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akroarty at May 21, 2022 04:30 PM


A Varesano interviewing Anna Timko
Tape 16-2

404 house, and she was complaining to him, says, You know, I'm craving for
lettuce and I can't get lettuce anywhere. So then, what he done, there was an
agent from Wilkes-Barre coming to this store where he was working for, for
this store. And he asked this agent from Wilkes-Barre if he could find a head
of lettuce somewhere. So he picked up a head of lettuce in Wilkes-Barre at
the market, and he brought it to Freeland to the store, and this worker that
was working for that man that owned the store brought that lettuce to my
mother That's how she got her lettuce! Could you imagine? Well, in them
412 days it was only meat, potatoes, and cabbage. That's all you could have for

AV: That's all?

AT: Sure, that all! There was nothing else!

AV: What kind of meat did you have?

AT: Well, any kind of meat, just like now. There was all kinds of meat.
(Pause in the interview while Mrs Timko removes screen from her window.)

AV: We were talking about the lettuce.....

AT: So, that's how she got her lettuce, and she satisfied herself then. Because
in the winter, even money wouldn't buy it. If you had the money, you
couldn't. Because, see, she was cravin', she couldn't eat anything - why
she'd have paid any price to get it. So, I don't know what she paid for it,
you know. But, just think, he got the orders from here, and he'd go to Free-
land, from Freeland he have it to an agent from Wilkes-Barre, and that agent
got it at the market, and then he brought it to Freeland, and from Freeland
back here. And, my father was lving yet - my father died in 1911 in February,
so it was two, three years before, maybe, before, I don't know. And, we never
had any fruit during the winter. In the fall, late in the fall after the
425 apples were picked, a farmer would come in, selling apples, and they would buy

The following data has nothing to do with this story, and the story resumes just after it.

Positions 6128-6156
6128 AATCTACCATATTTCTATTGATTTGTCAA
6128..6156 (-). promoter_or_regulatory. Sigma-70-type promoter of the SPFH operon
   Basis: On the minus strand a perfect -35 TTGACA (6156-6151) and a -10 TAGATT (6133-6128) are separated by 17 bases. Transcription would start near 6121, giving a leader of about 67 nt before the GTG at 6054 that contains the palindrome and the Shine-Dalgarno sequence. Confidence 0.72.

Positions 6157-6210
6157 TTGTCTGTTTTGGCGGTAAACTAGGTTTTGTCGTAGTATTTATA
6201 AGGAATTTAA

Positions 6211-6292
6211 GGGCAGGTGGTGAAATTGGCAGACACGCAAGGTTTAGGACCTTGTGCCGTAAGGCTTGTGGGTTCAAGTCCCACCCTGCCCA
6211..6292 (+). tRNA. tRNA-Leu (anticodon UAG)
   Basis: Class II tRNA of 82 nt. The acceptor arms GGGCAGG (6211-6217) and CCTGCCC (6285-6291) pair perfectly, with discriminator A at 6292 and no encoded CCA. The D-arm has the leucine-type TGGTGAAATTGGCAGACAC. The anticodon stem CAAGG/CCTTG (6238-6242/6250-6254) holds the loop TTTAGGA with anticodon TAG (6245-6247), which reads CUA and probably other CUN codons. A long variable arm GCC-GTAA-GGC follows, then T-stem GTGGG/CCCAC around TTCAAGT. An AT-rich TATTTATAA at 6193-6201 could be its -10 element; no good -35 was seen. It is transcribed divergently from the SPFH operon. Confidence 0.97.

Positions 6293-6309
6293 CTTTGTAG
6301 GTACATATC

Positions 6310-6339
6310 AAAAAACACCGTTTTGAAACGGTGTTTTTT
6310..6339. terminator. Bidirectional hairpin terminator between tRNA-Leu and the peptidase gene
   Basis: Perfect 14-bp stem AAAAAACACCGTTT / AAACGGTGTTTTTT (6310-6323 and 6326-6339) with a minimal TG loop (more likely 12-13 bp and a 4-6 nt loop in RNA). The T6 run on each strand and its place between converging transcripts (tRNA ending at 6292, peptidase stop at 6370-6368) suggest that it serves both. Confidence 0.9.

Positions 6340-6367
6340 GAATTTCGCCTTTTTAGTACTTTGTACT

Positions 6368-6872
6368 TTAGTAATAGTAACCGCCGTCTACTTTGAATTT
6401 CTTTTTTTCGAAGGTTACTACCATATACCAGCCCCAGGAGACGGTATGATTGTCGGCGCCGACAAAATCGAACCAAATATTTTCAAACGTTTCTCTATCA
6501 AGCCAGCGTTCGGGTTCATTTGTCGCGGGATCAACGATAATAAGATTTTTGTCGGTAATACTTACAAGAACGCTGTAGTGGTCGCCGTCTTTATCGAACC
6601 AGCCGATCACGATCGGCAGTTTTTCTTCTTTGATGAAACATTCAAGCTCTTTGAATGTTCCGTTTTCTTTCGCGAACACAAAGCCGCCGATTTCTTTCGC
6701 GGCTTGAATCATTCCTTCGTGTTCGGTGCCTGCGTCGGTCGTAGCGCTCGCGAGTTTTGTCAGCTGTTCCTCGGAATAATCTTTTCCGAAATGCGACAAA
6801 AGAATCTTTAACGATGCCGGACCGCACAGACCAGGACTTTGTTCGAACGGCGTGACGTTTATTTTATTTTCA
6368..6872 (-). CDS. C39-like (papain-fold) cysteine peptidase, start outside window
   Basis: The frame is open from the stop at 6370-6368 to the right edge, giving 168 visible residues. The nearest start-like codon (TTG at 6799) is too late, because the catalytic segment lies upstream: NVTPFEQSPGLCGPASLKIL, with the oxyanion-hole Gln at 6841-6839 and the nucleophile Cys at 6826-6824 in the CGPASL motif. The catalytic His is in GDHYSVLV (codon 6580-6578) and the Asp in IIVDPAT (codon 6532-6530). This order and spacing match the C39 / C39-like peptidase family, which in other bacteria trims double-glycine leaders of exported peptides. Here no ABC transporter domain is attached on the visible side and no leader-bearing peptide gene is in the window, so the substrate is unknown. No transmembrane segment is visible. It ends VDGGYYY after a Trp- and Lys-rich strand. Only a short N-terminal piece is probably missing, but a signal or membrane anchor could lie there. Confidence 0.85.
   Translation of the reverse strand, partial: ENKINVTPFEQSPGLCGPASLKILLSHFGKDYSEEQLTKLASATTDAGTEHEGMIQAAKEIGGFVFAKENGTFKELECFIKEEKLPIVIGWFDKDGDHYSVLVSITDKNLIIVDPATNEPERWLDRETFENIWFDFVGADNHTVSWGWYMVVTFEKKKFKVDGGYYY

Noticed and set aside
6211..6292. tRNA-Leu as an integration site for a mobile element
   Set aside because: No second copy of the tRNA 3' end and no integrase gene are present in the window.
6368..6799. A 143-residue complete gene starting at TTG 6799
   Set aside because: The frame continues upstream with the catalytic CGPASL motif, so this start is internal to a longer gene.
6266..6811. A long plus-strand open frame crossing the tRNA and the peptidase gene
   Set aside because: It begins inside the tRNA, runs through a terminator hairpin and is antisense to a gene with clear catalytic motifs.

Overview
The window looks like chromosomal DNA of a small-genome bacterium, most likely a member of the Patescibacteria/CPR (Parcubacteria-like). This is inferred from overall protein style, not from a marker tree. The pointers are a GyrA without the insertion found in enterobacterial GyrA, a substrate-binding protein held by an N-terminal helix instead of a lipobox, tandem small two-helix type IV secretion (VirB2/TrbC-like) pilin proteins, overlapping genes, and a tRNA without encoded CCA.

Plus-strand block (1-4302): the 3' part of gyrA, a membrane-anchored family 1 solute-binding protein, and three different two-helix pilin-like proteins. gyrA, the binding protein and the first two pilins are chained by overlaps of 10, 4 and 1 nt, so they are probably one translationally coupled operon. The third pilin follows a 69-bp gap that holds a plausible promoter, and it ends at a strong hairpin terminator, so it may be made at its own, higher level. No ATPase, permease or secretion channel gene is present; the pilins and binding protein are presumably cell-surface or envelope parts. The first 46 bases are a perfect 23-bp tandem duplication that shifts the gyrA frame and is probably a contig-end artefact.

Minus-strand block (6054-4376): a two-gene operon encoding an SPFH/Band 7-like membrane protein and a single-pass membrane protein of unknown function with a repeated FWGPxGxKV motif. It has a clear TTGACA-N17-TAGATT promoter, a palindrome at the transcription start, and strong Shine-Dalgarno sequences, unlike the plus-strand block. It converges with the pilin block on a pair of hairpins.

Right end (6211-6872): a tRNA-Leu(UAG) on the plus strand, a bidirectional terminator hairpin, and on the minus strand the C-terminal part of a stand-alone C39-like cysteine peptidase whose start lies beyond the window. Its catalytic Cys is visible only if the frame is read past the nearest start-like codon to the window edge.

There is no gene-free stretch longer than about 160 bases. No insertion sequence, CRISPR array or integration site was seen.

a bushel of apples, and then they'd store them in the cellar, put them in the
straw or put them in the hay or something, you know, and you'd have them
little by little, you know, one by one, and after trhey were gone, that was the
end of it.

AV: Well, what cellar did you use to put them it?

AT: Well, not here, my mother's. This was when I was a kid yet. This was at my
mother's place, where my brother's living, on the other street. See, it was
a cellar like Helen has, over there. See, that's what kind of house my
brother lives in, like Helen's place, you know? So then, my father would put
them in there, then. After them apples was gone that was it. We didn't
have nothing all winter.

AV: So you said, during the winter all you had to eat was meat, potatoes, and
435 cabbage?

AT: Right. Sauerkraut. Make a barrel of sauerkraut, some people would even make
two barrels of sauerkraut. That was your diet.

AV: How did you make the sauerkraut?

AT: You mean, to put it up? We used to put it in barrels, and the men would walk
on it, to tamp it.

AV: Whole cabbage?

AT: No, you cut it up, the heads, you know, cabbages, you cut it up. There was a
cutter. Well everybody didn't have a cutter. Maybe one or two people had
them in town. Then you'd borrow it and you'd pay them a couple pennies for
the use of it, and the men would wash their feet good, and they would get into
this barrel, and they'd be walking over it, tamping it down. They couldn't
do it otherwise, because there was an awful lot, you know, so that your hands
or something like that, you couldn't tamp it down. Used to be big barrelsful.
And then they put apples in there, if there was some apples available ye,